All in all, I am not disappointed for buying the book, but I sure wouldn't put this at the top of my list for must reads.

53 sur 57 personne(s) ont trouvé cet avis utile.

  • Global
    2 out of 5 stars
  • S. Greene
  • 02/05/2009

Awfully awfully long

I actually agree generally with the positions the authors advocate; but the book is way too long, making it very difficult to sit through in the audiobook format. If you're interested in this topic, I'd suggest the print format so you can skip ahead if you already have read anything about behavioral economics (several chapters repeat basic stuff from the field) or if you can "get it" after one or two examples and don't particularly need to hear the third, and fourth, and fifth.

Personally I also find the narration monotonous... though it is a dry topic so can't necessarily fault the reader :).

22 sur 25 personne(s) ont trouvé cet avis utile.

  • Global
    2 out of 5 stars
  • rbender
  • 17/11/2009

Initial point is interesting but way too long

The takeaway that I got from this book is that the way questions are expressed or items are presented will influence (nudge) our decisions. Its an interesting point and was supported by a few good initial examples (I like the term "Choice Architect" that they coined). After that, the point was reinforced with many, many (too many) examples. Most (if not all) were to support their political agenda. 'We feel this agenda is right so we should nudge the public to decide the way they should using these tactics...' Over and over and over for 12 hours... Stop listening after the 1st hour and you'll get enough.

21 sur 24 personne(s) ont trouvé cet avis utile.

  • Global
    2 out of 5 stars
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    3 out of 5 stars
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    2 out of 5 stars
  • Dale
  • 18/09/2011

I cannot recommend this book

What did you like best about Nudge? What did you like least?

I really have a difficult time saying what I liked about this book. I didn't hate it, but like other reviewers, found it lacked focus and was repetitive. I stuggled to get through it and in the end gave up, which is unusual for me. I enjoyed "Influence, The Power to Change Anything" by Kerry Patterson (and others) much more.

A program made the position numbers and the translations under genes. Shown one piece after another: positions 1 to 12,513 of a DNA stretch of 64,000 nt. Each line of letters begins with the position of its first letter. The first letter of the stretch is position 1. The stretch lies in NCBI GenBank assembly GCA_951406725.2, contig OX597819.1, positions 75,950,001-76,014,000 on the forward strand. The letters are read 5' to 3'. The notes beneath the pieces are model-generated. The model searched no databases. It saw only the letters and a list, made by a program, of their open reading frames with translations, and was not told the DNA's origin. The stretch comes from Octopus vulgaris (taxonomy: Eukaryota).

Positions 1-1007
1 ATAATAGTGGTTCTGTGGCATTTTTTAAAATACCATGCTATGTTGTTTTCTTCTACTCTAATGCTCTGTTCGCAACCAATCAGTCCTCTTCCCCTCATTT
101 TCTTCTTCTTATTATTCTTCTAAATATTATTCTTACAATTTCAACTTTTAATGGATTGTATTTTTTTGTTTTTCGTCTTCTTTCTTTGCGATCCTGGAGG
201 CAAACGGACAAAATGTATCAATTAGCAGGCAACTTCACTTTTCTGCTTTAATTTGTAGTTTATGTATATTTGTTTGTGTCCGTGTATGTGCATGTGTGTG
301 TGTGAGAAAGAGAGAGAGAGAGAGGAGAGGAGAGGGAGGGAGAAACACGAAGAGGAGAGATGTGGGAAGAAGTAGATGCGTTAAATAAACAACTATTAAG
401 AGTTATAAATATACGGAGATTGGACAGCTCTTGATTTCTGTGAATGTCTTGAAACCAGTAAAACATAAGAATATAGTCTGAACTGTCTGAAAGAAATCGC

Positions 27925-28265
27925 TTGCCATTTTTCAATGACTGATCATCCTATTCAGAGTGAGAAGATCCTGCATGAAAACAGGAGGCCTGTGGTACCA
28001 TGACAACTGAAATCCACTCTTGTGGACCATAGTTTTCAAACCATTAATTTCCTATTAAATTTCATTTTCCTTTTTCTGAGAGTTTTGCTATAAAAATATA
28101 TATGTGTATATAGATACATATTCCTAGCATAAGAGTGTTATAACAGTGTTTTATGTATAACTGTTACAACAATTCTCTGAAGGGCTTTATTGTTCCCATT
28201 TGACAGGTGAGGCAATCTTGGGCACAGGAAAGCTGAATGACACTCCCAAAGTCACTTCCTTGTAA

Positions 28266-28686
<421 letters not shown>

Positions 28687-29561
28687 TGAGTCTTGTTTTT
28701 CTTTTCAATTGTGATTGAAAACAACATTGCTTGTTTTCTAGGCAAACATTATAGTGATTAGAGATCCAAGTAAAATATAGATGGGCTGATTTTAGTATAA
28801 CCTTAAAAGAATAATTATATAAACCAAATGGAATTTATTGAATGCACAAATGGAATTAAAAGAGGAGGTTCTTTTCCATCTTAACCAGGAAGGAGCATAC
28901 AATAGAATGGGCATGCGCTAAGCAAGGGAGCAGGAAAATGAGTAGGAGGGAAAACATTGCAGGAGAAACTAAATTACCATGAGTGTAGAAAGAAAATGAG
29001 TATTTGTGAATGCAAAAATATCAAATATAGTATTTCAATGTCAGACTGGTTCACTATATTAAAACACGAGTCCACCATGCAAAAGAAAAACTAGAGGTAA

What was most disappointing about Richard H. Thaler, and Cass R. Sunstein???s story?

The story could have been more concise. The points made are simple enough but get lost in the detailed examples, which are often a re-hash of material from the work of others

What three words best describe Sean Pratt???s voice?

It is fine, but the book was not, so its hard to be enthusiastic about his performance.

Was Nudge worth the listening time?

No

10 sur 12 personne(s) ont trouvé cet avis utile.

  • Global
    3 out of 5 stars
  • Performance
    5 out of 5 stars
  • Histoire
    3 out of 5 stars
  • Doug
  • 30/10/2017

Libertarian Socialism

The author, Dr. Richard Thaler, won a Nobel Prize recently for his work, which is outlined in this book. He labeled his School of Thought as ‘Libertarian Paternalism’ in that his models for economic behavior protect choice, hence ‘libertarian,’ and that there’s a ‘father-knows-best’ attitude in protecting people from their own irrational selves, hence ‘paternalism.’ The big new idea here is that markets are irrational. Throughout most of the 20th Century, economists marveled at the successes of the free market and assigned these successes to individuals making rational choices in the marketplace, or ‘acting in their own best interest.’ This ‘self-interest’ was a loathed, but rational mechanism that, when spread over millions of private decisions, by millions of people, each acting prudently, an invisible hand crystallized to steer society in the best direction. Oddly, Dr. Thaler doesn’t dispute the superior overall results of a free market system, but he attempts to discredit it nonetheless.

I believe Dr. Thaler discovered what we already know: human beings make poor long-term decisions in favor of instant gratification. In nearly all the book’s examples, human choices appeared flawed when the consequences of those choices were delayed in the future. The time component confused our decision-making. If a child chooses cake over an avocado & turkey sandwich, that decision is deemed ‘irrational.’ When faced with labyrinthine health care plans, where the services, quality and actual medical costs all occur in the future, people seemed to make ‘irrational’ choices. The overarching principle for ‘Nudge Theory’ is that if academics design better menus, then people can make better choices for long-term decisions.